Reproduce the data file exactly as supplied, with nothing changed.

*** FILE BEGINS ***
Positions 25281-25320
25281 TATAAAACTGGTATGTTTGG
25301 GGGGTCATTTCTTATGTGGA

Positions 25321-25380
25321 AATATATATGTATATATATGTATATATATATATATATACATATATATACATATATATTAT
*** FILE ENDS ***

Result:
Positions 25281-25320
25281 TATAAAACTGGTATGTTTGG
25301 GGGGTCATTTCTTATGTGGA

Positions 25321-25380
25321 AATATATATGTATATATATGTATATATATATATATATACATATATATACATATATATTAT